I grew up on the west coast, and my memories of fishing involve a boat in the middle of the ocean. Now that we live in Alberta, our kids are being introduced to fishing in a very different way, (lakes are a different kettle of fish than the ocean…) but this way is more get-your-hands-(literally)-dirty and so far they love it. While our six-year-old is just the right age for fishing, his two year old little brother has definitely been paying attention. Fishing is also my husband’s initiative, and here’s his three-step process introducing children to fishing.
1. Get a fishing kit
He started by heading out to Bass Pro to find a kids’ fishing kit and came home with this perfectly kids’-sized kit that has all the things you need to fish for different types of fish – all the reel, tackle, etc. They picked the one for trout fishing, which is what’s most plentiful in Alberta lakes and rivers, and were set. No mega giant outdoor sports store in your neck of the woods? You can get kids fishing gear at many other stores including Canadian Tire and Walmart.
2. Get a fishing license and learn your province’s rules
Always be aware of your province’s fishing rules, and get a proper license. Many of the aforementioned stores sell them, but you can also get them online, which is also easier and faster. Kids under 16 can fish without a licence (at least in Alberta – check the rules for your province) but adults need one. When they purchased their licence it came with an Alberta fishing guide that outlines some of the rules and etiquette about fishing in Alberta, like a list of lakes and streams open to fishing, start and end dates for fishing those areas, what fish you can catch there, how big, and how many you can keep.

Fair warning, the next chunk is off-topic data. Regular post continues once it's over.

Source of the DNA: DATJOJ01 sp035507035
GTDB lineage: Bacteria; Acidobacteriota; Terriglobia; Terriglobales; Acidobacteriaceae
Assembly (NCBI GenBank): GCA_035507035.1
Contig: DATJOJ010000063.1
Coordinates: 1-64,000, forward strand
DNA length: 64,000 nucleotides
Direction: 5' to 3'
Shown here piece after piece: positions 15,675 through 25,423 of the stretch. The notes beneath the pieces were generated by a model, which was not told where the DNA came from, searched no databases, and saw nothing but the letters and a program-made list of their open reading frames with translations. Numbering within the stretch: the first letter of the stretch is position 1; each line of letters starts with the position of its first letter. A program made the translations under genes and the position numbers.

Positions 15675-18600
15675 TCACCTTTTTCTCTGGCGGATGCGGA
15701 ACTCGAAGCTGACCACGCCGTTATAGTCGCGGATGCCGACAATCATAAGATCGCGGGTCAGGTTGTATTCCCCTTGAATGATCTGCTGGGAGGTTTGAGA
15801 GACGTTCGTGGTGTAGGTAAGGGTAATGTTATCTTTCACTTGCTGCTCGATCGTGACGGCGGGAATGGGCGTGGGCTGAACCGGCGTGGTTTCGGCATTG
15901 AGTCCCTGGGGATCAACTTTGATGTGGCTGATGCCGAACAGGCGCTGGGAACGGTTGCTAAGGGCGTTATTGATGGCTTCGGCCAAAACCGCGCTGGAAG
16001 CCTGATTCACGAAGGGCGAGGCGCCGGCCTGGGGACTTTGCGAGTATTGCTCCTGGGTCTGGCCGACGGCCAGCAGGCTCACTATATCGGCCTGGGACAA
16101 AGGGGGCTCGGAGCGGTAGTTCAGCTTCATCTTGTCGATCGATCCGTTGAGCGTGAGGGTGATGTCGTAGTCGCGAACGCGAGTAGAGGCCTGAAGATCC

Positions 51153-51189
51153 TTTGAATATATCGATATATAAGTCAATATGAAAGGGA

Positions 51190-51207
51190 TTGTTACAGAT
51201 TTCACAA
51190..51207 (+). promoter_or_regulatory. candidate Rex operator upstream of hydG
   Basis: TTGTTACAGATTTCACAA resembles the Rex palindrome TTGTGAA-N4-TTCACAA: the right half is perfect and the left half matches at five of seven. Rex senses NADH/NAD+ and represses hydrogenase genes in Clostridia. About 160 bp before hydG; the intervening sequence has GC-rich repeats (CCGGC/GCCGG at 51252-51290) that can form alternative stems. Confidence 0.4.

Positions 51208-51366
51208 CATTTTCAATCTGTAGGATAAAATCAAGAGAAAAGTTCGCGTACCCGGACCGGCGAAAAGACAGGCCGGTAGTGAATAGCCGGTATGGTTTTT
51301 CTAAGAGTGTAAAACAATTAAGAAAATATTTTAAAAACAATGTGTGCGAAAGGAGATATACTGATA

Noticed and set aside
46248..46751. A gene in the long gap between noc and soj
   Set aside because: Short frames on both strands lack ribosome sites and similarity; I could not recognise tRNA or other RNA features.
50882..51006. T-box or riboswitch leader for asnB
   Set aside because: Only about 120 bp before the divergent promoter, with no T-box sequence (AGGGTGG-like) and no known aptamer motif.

3. Teach a kid to fish
This is probably a no-brainer, but let your kid practice with the rod before putting any actual hooks on it. My husband took our son to a field with his new rod and tied a float and weight to the line. Connor got the hang of casting with the rod fairly quickly and started to be a bit more aware of not swinging his “hook” near people. (As someone who got my cheek nicked with a fishing hook when I was a kid, I have a sincere appreciation for how important this is.) Once you get into using hooks and lures, a great skill to learn is how to tie a proper fisherman’s knot to keep the hooks and lures attached to the line.
All this fishing practice was prep for a camping trip in the summer, so their first foray into actual fishing was at Lower Kananaskis Lake in Peter Lougheed Provincial Park in Alberta. They had a great time and aside from losing a hook or two it was quite successful. They even caught a fish!
Catch and release the gentle way
If you’re going to catch and release, here are some tips for being gentle on the fish:
- Relieve your catch and release it as quickly as possible
- Keep the fish in water as much as possible
- Don’t squeeze the fish and keep your fingers out of the gills
- Rolling the fish onto their backs while in the water can help reduce their struggling, which can minimize stress
- Remove the hook carefully and let the fish go
If the hook is deep in the fish, you’re better to leave it there. The fish will have a better chance of survival than if you try to wrestle the hook out.
If you do plan to keep a fish for a meal (and catching your own food is a good lesson for kids too) research humane ways to kill fish. Respect for living things is always a good lesson.
With those basics, you (and your kids) are good to go. While lake fishing has that real-thing feeling to it, lots of places have catch-and-release ponds as well, which are great places for kids to learn. Or look up lakes in your area that are stocked with fish each year. Going somewhere your kids are more likely to catch something will keep them interested and ready to head back out again the next time.
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